Sudan / Call for an end to harassment of detained journalist Faisal Mohammed Salih
PARIS, France, May 10, 2012/African Press Organization (APO)/ -- The freelance journalist and human rights activist Faisal Mohamed Salih was arrested arbitrarily today in the Sudanese capital, Khartoum. The day before, he was held for eight hours at the office of the security forces where he was given nothing to eat or drink.
Reporters Without Borders is outraged at the violence and pressure to which the journalist, a former editor of the newspaper Al-Adwa, has been subjected for almost two weeks.
“We ask the Sudanese authorities to call a halt to such cruel intimidation, bordering on physical and psychological torture,” Reporters Without Borders said.
“The aim of these repeated detentions is to push him to his limit and at the same time to prevent him from doing his job. We call for Faisal Mohamed Salih's immediate and unconditional release.”
On 25 April, Salih was summoned to the office of the National Intelligence and Security Services in Khartoum where he was questioned by officers for several hours about critical comments he made about President Omar Hassan al-Bashir in an interview with Al-Jazeera on 19 April.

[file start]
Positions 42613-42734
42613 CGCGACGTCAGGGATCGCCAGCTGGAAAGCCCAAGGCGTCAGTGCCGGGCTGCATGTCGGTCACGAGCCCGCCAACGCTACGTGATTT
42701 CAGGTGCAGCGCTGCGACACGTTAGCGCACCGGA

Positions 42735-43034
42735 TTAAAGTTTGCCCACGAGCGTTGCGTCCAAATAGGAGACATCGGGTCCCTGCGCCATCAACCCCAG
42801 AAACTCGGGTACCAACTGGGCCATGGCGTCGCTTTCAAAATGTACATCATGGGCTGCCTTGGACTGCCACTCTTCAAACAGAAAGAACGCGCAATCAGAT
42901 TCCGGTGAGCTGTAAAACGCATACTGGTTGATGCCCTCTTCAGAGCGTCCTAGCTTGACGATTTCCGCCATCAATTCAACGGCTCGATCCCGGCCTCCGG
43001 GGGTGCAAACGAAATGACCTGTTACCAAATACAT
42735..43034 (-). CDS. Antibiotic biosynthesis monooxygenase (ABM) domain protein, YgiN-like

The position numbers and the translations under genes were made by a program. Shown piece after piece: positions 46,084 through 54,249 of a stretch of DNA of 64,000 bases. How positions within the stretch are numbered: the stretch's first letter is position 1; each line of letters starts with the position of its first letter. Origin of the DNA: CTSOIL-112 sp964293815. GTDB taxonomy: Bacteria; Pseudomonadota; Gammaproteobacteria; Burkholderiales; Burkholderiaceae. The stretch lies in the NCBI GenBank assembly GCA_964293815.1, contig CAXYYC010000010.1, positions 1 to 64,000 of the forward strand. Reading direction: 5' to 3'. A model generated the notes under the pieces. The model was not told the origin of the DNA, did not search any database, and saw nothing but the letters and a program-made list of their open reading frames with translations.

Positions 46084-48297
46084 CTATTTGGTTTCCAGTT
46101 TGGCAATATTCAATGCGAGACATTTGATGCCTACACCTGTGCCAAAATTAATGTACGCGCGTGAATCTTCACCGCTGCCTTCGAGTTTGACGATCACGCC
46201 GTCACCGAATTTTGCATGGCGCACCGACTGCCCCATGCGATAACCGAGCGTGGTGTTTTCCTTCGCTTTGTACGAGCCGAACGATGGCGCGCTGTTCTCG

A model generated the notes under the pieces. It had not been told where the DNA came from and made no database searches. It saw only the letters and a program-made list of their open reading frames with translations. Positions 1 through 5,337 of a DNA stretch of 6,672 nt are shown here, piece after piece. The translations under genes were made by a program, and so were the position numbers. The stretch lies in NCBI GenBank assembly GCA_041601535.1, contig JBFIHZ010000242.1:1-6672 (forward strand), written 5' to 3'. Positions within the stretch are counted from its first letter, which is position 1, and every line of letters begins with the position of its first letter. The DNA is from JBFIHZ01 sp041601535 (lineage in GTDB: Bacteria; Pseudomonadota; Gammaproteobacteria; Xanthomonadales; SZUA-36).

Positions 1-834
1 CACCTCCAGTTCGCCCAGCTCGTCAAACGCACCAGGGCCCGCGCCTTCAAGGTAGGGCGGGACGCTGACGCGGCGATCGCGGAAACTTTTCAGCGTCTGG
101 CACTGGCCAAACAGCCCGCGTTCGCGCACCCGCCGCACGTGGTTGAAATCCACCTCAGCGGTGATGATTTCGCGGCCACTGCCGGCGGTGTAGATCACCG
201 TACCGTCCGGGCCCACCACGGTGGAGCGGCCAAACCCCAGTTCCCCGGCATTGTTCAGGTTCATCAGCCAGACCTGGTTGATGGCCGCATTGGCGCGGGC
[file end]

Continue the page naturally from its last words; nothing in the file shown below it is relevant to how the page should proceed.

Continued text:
The next day, he was once again called the NISS office and subsequently spent seven hours a day there every day, until his arrest, without being questioned and with no legal proceedings or judicial investigation being undertaken against him.
“The constant harassment to which he has been subjected is further proof of the repressive attitude towards the press on the part of the Khartoum government, whose intention is to silence all dissident voices,” the press freedom organization added.
On 22 and 24 April and 3 May, the intelligence service seized all copies of the opposition newspaper Al-Midan as soon as it had completed its print run. No clear reason was given.
Besides preventing Sudanese citizens from being informed, this method of censorship causes severe financial losses for the media organizations concerned, which face a stark choice of self-censorship or closure.